NBA Rumors: Every Player Lying About Their Age Or Height Is About To Be Exposed

Streeter LeckaGetty Images

There’s a lot of NBA players who will be getting a bit shorter or taller — or even a bit older — in the next couple of weeks.

As Marc Stein of the New York Times tweeted on Thursday, the NBA has notified all teams that they must certify and submit to the league the precise height and age for every player on their rosters. Stein noted that players have routinely been listed either shorter or taller than their actual height, and occasionally have been listed younger as well, but that practice is apparently coming to an end.

Stein noted that the change from the NBA appears to be sparked by a report late last year that Sacramento Kings guard Buddy Hield was actually a full year older than he had been listed by the team. Hield had just celebrated his birthday last year and told the team’s broadcast team that he was turning 26 — which was a year older than the team had him listed.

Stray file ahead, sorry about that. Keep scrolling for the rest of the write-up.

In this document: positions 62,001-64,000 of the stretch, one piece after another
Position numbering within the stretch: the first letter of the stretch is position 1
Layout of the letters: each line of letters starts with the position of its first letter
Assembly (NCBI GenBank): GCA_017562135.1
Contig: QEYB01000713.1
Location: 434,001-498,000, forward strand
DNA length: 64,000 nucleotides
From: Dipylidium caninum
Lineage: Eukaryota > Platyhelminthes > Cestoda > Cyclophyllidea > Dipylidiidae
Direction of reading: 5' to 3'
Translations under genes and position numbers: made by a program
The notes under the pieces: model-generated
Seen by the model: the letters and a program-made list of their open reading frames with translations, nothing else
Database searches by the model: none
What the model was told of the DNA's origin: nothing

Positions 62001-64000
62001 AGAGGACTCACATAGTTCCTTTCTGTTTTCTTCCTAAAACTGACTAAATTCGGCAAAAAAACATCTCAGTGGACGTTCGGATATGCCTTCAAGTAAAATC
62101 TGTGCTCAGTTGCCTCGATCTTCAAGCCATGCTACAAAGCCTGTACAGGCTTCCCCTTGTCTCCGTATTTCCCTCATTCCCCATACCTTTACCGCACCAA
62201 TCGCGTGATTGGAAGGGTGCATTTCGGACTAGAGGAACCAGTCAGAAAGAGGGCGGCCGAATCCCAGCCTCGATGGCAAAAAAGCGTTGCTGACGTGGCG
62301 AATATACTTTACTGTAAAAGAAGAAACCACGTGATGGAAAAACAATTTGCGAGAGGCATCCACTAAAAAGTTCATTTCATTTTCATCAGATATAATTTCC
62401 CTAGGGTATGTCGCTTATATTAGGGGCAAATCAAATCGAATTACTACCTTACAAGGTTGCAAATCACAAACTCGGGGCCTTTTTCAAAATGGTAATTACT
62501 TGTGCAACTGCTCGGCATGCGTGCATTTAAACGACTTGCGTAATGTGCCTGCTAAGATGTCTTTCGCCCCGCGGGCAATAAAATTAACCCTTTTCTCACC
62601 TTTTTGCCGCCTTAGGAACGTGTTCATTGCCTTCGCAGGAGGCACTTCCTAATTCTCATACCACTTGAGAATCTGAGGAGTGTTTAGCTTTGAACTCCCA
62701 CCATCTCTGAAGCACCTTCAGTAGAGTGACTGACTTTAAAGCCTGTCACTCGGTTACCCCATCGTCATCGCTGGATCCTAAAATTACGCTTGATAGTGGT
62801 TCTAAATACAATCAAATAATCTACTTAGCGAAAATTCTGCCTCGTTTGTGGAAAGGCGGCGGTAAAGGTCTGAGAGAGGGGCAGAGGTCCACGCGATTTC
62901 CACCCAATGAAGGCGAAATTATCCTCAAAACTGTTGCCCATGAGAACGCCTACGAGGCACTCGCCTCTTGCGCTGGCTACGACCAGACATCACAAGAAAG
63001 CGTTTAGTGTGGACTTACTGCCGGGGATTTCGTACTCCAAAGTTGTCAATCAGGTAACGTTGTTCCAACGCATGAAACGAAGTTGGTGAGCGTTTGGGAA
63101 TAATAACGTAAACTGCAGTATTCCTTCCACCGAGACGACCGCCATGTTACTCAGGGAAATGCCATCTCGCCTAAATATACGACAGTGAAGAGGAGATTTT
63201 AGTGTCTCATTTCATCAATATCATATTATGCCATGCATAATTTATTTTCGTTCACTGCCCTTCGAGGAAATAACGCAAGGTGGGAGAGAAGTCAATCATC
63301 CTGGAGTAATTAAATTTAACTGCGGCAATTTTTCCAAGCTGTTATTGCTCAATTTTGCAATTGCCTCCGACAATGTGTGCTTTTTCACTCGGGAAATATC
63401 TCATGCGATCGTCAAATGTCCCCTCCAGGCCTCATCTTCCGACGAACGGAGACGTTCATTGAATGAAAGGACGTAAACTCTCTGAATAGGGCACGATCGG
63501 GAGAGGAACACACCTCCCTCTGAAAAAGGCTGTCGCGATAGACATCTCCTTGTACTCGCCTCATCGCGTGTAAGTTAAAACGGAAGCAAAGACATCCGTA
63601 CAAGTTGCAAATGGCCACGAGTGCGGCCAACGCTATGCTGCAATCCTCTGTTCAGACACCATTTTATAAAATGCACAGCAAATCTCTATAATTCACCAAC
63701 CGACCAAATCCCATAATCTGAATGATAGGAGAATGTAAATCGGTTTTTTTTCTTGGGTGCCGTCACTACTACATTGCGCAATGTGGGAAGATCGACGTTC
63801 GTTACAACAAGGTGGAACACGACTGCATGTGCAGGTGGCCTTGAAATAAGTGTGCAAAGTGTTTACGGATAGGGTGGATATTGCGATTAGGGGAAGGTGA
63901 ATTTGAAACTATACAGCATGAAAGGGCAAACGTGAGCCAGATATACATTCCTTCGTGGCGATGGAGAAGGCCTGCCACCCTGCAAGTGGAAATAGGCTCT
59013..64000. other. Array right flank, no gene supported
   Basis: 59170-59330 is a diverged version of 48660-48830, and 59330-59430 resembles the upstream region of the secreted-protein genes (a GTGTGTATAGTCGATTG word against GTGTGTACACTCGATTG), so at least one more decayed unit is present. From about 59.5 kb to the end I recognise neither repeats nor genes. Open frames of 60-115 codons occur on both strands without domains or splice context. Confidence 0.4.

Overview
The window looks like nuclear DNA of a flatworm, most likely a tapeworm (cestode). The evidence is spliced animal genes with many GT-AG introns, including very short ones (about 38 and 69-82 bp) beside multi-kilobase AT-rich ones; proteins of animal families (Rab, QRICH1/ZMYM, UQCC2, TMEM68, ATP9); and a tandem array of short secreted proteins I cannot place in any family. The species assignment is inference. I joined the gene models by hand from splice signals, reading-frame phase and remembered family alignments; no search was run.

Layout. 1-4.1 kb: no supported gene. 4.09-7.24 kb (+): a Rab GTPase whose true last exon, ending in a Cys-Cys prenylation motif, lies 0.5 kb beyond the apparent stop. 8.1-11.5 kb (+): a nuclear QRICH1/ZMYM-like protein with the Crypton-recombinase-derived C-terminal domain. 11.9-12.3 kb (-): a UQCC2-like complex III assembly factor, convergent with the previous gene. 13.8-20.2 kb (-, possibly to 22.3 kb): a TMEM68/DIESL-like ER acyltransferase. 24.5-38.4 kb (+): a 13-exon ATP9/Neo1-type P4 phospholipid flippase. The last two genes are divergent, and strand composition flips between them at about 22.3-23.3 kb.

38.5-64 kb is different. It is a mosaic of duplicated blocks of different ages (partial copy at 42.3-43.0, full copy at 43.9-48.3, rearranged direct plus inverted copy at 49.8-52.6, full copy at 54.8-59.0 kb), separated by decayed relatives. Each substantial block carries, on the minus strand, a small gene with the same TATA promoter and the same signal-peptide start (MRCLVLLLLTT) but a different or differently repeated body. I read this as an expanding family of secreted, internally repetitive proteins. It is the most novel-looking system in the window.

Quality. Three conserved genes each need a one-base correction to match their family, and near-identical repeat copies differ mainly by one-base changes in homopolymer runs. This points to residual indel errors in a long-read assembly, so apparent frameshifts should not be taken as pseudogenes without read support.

When asked why he was listed as 24 and turning 25, Hield said that his birthday had been listed incorrectly.

“That’s their fault, not my fault,” Hield said, via NBC Sports. “The first time I saw it on Wikipedia, my mom said, ‘Why do they have your age wrong?’ I said, ‘I have no idea.'”

Hield had been born in the Bahamas and came to the United States with identification that Hield says had his correct birthday. He noted that both his passport and driver’s license correctly listed his birthday as 1992.

“I just think people got their information from Wikipedia or wherever, and they just went with it. They just got it wrong,” he said.

The age disparity could have affected Hield’s draft status. As the NBC Sports report noted, there were concerns about Hield being an “old rookie” when he was picked No. 6 overall in the 2016 NBA Draft, but it turns out he was actually a full year older than he was listed at the time.

It’s not clear yet what other NBA players could be affected, but there have long been suspicions of international athletes lying about their age in order to gain an advantage when signing contracts. This has been a particular issue in baseball, where young international players have been caught lying to make themselves look younger. This even led MLB to open an office in the Dominican Republican in 2000 to respond to the growing use of forged documents by young players there.